Monday, 2 January 2017

RTH Switch modification for H901A

By default, the RTH switch on the H901A controller does not work as one would expect.
Normally a switch to invoke an emergency function (RTH) should not be dependant on other switch settings. On the rare occasions that I want to use RTH,, i normally need it straight away, not after fumbling around ensuring I'm in GPS mode.
I rarely fly in GPS mode, so flipping one switch is much easier in my opinion, than flicking two!

I know it's a simple enough thing to do, but I hate seeing things that make no sense, so I've modified my RTH switch to work the way "I think it should" 😜

Hopefully the pictures and video are self explanatory, Sorry about the video but I couldn't be assed to script it and it's just bumbling nonsense 

Obviously do this at your own risk.
It works OK on mine but no liability accepted if anything goes wrong.

E&OE

Schematic


View of controller

RTH Switch wiring

"MODE" Switch Wiring




Sunday, 1 January 2017

Controller Batteries (H901A)

The standard controller (H901A) is designed to run off EITHER 4xAA cells (NiMH or Alkaline) OR 2s LiPo.
Approximate voltage readings
The controller firmware is specifically set to recognise which battery pack you have installed. (more in a minute)
Secondly, ALL the controller electronics runs off 3.3v. The voltage regulation is done by the ubiquitous ACT4060A DC/DC converter.
 As long as you can provide above 4v at about 550mA it matters not a hoot what the battery voltage is. It makes no difference to the control, telemetry , or FPV reception, all which run on 3.3v

Operation

When you install a battery pack and power on, the controller decides which type of battery you have installed.

  • If it's between 8.4v and 6.5v it assumes it's a 2S LiPo
  • If it's between 6v and 4v it assumes it's 4xAA. 
Why?
Well because it calibrates the battery bar meter accordingly and,more importantly, sets the Controller failsafe voltage.

For a LiPo battery the bar indicates as follows: (all approx)

Segments   Voltage
     5              7.9
     4              7.8
     3              7.4
     2              7.1
     1              6.7
Failsafe is at 6.3v


For a 4xAA battery configuration, the bar indicates: (all approx)

Segments   Voltage
Battery Voltage
     5              6.0
     4              5.3
     3              4.8
     2              4.6
     1              4.2
Failsafe is at 4.0v

As part of your pre-flight checks, you can quickly read the actual battery voltage by simply powering on the controller whilst depressing the throttle stick.


Failsafe 

Controller failsafe occurs to protect both the battery and allow you time to safely land your quad. Failsafe is indicated by a flashing red power lamp and the switching off of the VRX and the FPV monitor. The Vrx itself draws over 250mA and that with the display account for the majority of the controller power consumption. In failsafe the current drops to ~ 90mA.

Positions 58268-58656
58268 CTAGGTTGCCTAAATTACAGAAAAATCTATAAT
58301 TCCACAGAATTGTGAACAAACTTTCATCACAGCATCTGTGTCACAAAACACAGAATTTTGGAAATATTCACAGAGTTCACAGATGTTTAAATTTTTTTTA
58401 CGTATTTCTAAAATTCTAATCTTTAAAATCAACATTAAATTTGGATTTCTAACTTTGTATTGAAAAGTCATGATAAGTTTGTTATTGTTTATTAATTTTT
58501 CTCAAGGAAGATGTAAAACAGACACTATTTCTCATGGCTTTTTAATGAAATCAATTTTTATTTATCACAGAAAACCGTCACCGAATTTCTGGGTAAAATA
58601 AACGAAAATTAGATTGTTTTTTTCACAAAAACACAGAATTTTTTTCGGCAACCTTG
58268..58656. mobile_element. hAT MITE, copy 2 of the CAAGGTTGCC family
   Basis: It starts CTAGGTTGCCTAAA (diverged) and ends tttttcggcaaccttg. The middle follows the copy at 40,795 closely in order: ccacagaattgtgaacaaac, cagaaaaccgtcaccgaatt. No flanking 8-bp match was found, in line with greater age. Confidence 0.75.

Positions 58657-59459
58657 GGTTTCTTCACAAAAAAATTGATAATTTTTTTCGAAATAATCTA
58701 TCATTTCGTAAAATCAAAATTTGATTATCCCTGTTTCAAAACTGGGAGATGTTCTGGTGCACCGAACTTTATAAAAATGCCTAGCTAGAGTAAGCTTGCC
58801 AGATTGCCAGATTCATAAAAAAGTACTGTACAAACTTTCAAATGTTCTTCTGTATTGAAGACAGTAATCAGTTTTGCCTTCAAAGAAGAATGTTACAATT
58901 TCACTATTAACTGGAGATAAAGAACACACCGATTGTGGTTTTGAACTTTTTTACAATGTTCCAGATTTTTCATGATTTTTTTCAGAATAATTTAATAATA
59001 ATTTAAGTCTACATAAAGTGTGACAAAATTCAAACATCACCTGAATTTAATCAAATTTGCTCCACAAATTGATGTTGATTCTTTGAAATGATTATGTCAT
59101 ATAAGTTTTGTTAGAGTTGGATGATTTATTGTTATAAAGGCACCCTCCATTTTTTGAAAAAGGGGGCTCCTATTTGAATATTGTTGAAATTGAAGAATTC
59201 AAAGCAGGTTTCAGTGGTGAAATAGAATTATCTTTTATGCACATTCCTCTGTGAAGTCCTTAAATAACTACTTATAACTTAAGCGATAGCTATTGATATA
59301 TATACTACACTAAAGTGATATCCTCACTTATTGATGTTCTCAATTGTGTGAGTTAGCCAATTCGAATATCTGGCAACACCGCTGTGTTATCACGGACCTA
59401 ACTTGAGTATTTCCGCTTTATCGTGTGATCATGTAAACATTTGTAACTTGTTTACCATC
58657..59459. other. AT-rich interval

The controller is still perfectly functionable, and with the low demand on the battery pack, a full 20 to 30 minutes of flight time is normally easily achieved after failsafe.




WARNING - Putting in or powering up with a depleted LiPo can make the controller think that it is a 4xAA pack. This can cause:

  • irreversible cell damage (FS is now 4v) 
  • probable loss of all control function at FS (because battery is really dead!) 

Other cell Chemistries 

A few people have tried 2S LiFe batteries. These unfortunately, when fully charged, fall in a no man's land between 4XAA and 2S Lipo being approx 6.6v. This means they normally immediately failsafe. If they are slightly depleted, they can appear as 4xAA but the absolute minimum voltage for 2S LiFe is 5v so well above the failsafe cutout. They are not recommended for those reasons.

Battery Types and Capacities 

For comparison, below is the power density (W/h) for different battery setups from low to high, that people commonly use.


  • 2s x 500mAh (Lipo) =3.7Wh 
  • 2s x 1000mAh (Lipo) = 7.4 Wh 
  • 4s x 1300mAh (Alkaline) = 7.8Wh (Duracell or similar) 
  • 2s x 1500mAh (Lipo) = 11.1Wh 
  • 4s x 2500mAh (NiMH) = 12Wh (common AA NiMH set up) 
  • 2s x 2000mAh (Lipo) = 14.8Wh 
  • 2s x 2500mAh (Lipo) = 18.5Wh 
  • 2s x 2700mAh (Lipo) = 20Wh (Stock H501S Flight battery) 


I get about 2:30 from my 4xAA NiMH with a full flight battery worth of flying after failsafe. Others get about 4:30 from the Hubsan 2700mAh Flight battery.

Handy Hint

To make replacing  AA cells super simple, just place a piece of tape around the two visible batteries.



Summary 

There is no disadvantage in using good NiMh cells. Low discharge NiMh (like Eneloop) are excellent and will easily give a couple of hours flying. To gain any extra flight time you really need to go for a 2000 mAh Lipo or better.